I have just been to see the inspiring Fabric of India Exhibition at the Victoria and Albert Museum in London. Among the exhibits is the tent once owned by Tipu Sultan, the ruler of Mysore, which has been borrowed from Powis Castle for the exhibition.
The 2nd Lord Clive acquired the tent after the defeat of Tipu Sultan by the British in 1799, which is how it ended up at the Clive seat of Powis Castle.
About two-thirds of the tent has been set up in the exhibition, more than is usually on display at Powis. It was amazing to get a inkling of what it was like to enter such a sumptuous royal tent.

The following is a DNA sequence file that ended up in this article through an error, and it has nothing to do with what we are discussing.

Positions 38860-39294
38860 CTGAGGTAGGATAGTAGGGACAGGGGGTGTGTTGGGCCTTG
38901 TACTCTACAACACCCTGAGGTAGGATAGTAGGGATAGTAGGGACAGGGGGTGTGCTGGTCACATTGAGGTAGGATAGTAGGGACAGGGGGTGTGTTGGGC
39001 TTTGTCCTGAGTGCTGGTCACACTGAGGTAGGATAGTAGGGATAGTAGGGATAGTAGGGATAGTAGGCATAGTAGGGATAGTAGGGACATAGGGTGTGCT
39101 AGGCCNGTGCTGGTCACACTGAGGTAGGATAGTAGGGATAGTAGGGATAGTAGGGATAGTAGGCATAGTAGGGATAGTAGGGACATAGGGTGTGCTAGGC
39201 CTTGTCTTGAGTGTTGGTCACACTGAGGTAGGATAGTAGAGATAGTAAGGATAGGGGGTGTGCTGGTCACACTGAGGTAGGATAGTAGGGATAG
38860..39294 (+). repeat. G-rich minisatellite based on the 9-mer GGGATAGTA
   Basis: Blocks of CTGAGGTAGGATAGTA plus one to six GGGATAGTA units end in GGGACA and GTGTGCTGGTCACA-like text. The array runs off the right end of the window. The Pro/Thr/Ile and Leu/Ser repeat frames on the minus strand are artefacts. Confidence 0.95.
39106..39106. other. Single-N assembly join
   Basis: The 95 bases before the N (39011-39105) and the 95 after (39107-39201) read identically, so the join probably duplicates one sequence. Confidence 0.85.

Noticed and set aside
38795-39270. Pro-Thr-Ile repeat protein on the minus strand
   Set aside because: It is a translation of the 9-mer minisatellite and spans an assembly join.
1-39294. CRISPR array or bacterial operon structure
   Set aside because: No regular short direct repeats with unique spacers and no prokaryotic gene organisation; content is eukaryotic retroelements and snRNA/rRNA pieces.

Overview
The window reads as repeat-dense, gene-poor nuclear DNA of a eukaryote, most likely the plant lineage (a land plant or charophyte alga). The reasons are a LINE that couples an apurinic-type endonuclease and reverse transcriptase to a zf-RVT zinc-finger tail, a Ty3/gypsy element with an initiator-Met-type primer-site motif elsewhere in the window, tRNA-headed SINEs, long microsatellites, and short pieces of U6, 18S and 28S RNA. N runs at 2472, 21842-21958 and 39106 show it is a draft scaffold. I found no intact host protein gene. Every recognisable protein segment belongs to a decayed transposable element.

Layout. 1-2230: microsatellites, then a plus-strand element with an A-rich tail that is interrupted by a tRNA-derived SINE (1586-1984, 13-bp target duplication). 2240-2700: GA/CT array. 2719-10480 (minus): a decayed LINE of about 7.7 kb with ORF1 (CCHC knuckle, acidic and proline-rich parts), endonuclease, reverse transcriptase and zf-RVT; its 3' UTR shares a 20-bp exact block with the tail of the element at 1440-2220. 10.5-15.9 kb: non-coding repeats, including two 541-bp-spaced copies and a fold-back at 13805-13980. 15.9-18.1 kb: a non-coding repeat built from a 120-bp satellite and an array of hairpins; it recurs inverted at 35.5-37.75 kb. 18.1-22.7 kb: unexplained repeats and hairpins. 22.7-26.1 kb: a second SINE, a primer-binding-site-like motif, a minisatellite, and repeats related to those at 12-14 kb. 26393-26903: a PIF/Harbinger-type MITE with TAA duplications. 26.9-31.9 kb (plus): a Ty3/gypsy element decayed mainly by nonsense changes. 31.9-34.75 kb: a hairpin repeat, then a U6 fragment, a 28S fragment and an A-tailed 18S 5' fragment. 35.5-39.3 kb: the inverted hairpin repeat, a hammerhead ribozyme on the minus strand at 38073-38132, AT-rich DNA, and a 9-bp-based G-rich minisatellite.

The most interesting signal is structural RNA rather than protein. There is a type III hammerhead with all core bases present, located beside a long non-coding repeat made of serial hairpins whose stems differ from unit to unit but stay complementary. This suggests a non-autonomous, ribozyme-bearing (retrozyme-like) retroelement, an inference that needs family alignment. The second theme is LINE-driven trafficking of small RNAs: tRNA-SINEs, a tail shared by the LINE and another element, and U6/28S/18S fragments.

These tents were effectively portable miniature palaces. When originally set up it would have been surrounded by the tents of court nobles and officials, mirroring a real palace complex.
I learned from the exhibition catalogue that the tent is in the Mughal style and actually predates Tipu’s reign, so it may have been a gift from another ruler or an heirloom. At Powis Castle it was used for many years as a marquee during garden parties.